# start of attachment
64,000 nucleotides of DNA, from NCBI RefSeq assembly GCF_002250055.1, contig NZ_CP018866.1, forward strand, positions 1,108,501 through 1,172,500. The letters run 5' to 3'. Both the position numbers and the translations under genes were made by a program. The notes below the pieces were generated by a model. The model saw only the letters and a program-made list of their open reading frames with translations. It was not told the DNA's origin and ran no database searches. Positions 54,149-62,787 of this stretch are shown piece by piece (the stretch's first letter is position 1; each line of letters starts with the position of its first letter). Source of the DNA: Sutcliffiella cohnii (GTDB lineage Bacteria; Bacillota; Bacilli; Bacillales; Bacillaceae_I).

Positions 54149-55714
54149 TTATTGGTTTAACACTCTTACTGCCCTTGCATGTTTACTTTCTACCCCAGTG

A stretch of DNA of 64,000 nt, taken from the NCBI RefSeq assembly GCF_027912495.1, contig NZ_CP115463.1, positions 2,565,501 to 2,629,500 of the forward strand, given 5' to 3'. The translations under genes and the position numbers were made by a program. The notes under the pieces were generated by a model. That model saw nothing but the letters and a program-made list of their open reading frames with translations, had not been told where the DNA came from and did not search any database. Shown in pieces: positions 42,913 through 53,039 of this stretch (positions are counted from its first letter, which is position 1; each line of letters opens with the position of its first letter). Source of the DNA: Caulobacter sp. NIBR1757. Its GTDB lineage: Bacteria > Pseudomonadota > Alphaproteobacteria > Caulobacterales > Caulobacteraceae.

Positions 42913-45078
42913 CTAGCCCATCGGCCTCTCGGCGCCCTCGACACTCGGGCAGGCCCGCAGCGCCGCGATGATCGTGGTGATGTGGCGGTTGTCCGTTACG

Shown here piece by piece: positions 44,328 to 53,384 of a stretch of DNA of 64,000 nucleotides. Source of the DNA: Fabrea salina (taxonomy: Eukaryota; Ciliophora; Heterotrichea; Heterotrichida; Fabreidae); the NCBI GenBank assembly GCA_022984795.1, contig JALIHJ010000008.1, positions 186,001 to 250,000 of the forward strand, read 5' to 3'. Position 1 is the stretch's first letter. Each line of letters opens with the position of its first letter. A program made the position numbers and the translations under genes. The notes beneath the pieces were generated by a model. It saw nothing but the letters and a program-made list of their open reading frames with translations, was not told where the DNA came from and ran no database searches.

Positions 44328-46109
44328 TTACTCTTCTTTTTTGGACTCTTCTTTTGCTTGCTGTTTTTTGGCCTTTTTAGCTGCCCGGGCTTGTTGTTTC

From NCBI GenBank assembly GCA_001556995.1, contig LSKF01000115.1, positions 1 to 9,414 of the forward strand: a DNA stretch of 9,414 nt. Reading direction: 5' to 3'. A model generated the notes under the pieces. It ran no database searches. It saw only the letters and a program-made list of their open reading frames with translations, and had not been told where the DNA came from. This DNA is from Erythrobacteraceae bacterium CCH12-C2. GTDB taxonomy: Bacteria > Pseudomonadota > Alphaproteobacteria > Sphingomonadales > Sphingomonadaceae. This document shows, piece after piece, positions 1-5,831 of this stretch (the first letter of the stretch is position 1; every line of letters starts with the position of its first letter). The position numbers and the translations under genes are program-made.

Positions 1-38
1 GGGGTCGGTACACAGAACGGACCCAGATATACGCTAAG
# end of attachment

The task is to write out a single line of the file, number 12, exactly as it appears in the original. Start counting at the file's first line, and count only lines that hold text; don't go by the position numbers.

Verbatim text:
1 GGGGTCGGTACACAGAACGGACCCAGATATACGCTAAG